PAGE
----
Many of those who died were of Italian or Portuguese descent, like my family. My piece became a dance between Memoria (memory) and Scordare (also known as forgetting, Olividar. Esquecer). Memoria pins memories of all those who died in the fire to her dress.

Sylvia Ann Soares, who worked in the New York Black Theatre Movement of the 60s, is 71, and of Cape Verdean descent (my family are Portuguese from the Azores) would be directing. I had never worked with a director from my cultural background before.

After the show, Sylvia wrote to me detailing that one of her friends was overcome by the play when she recognized her own friends and a cousin among the descriptions of those who had died. Sylvia further shared that “engaging others in empathy is powerful and enduring,” that “it reaches the lost, survivors and families.”.   Thanks to the Station Nation project, my ideas of community, the point of making art, of life itself, are greatly expanded.

Play Three: Change
After deciding to create a piece in response to Caridad Svich’s initial call for plays for the Gun Control Theatre Action, it took me a long time to find the entry point.

As the mother of an eight year old, I had a great deal of empathy for the Newton parents. Everyone picking up their children at elementary school, even in Canada, wore the weight of the tragedy on their faces.

I listened to my husband’s experience right after the shooting—he had just become an elementary school educator, and wondered what he would do if a shooter came to his classroom. I focused on a small moment in a teacher’s life, where she realizes that “it could happen here,” and she questions what she would do.

Recently I decided to read the play in Toronto, in order to stand in solidarity with International Gun Control Theatre Action Week. I wondered, would the Canadian audience appreciate this? While a very close colleague encourages me, another colleague admonishes, “It’s not our issue.” In Canada, we have gun control. Most profoundly object to, and are bewildered by, the situation in the U.S. Yet when I read the piece, the audience is deeply empathetic.

“Occupying” my plays has been a tremendous gift, and has made me re-consider whether or not we are actually powerless. The insight and hard work of the artists organizing these events gives us all agency. As my treasured colleague Oliver Mayer, playwright and Associate Professor at University of Southern California once wrote to me, “In these dark ages, we make our own light.” Let it shine.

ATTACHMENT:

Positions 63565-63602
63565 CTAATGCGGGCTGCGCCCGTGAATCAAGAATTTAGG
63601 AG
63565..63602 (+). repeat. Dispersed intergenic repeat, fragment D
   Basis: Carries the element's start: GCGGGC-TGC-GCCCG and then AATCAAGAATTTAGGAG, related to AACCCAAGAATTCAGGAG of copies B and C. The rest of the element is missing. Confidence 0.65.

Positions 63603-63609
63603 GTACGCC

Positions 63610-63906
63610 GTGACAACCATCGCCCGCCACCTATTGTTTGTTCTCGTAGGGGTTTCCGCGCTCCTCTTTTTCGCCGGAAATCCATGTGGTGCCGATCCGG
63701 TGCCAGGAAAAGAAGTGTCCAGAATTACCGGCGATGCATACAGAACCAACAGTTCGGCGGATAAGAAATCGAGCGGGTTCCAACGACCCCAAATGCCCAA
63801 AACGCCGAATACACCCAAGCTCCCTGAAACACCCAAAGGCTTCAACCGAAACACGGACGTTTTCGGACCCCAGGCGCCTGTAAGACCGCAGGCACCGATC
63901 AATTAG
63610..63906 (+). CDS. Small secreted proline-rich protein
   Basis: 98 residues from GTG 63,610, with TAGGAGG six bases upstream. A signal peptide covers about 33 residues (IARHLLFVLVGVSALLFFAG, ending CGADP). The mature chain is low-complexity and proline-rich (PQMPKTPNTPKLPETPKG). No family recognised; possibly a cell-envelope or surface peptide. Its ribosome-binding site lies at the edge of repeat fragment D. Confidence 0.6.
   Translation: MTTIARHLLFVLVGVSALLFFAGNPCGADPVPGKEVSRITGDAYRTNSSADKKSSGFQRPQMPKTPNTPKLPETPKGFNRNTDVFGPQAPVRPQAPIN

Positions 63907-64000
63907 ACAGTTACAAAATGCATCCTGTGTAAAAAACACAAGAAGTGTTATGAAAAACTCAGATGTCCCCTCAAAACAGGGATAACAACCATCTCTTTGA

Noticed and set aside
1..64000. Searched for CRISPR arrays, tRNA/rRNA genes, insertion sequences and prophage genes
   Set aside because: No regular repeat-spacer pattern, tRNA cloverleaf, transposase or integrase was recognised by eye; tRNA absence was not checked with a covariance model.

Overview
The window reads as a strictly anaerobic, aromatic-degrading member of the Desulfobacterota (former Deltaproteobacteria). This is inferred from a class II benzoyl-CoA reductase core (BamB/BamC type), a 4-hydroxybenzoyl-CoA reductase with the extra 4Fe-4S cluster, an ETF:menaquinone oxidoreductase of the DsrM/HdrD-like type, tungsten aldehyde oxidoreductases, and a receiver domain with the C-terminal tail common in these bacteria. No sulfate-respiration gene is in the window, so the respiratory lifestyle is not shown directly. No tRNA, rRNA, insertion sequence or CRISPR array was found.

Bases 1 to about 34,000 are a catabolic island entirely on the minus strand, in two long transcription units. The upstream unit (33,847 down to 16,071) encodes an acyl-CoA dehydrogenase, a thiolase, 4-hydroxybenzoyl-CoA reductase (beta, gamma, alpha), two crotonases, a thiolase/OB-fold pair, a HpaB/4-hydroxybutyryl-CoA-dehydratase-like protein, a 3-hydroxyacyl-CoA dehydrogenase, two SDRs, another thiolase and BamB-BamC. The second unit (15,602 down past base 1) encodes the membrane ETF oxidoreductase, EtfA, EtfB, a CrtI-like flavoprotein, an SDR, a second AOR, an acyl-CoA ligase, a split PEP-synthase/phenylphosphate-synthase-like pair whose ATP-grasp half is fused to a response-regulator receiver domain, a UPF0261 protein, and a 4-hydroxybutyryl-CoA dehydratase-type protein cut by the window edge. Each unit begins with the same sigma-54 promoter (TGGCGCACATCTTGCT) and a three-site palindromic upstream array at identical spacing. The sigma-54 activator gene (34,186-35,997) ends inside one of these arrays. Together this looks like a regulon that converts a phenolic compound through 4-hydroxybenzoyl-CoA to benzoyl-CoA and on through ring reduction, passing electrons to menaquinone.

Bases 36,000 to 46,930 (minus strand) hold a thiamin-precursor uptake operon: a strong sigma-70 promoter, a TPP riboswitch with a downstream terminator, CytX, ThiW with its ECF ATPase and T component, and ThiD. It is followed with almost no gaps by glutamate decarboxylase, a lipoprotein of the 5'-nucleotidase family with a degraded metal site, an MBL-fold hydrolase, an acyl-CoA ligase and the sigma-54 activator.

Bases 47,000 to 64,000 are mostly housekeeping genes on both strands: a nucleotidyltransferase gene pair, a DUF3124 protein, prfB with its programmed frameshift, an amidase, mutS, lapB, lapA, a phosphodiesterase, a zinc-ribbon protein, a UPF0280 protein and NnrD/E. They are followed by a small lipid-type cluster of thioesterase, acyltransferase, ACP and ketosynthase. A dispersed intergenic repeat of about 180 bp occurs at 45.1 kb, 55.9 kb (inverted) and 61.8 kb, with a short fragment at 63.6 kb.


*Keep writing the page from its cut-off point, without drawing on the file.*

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Thoughts from the curator

This series focuses on personal perspectives from a select group of practitioners on theatre and social change, the nature of artistic efficacy, and on past and ongoing gun control theatre actions. We welcome readers to reflect with us.

Gun Control Theatre Action


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A true artist. Creativity, masterful artistry, employs
empathy in its re-creation. Compassion resides in that flow, as well. A
compassionate artist focused on life itself facilitates the flow of truly
healing art. This is your way, Elaine Avila, you and like-minded artists. Thank-you
for your work---inspiring us to occupy life more!

"I decide to commit myself to looking for opportunities to write for the 99%, for those who have removed their blinders." We are like-minded in dedicating ourselves to lending our gifts and talents in service of shedding light in dark places. I hope to have a chai latte with you sometime to talk--though not at a Starbucks! Did you know, if you live in a state that allows public carrying of firearms, then Starbucks is the place to go to for your fancy-shmancy cup o' joe? That's right, they refuse to ban guns in their stores. Not exactly kid friendly, huh? So what do you say? Coffee at a local diner soon?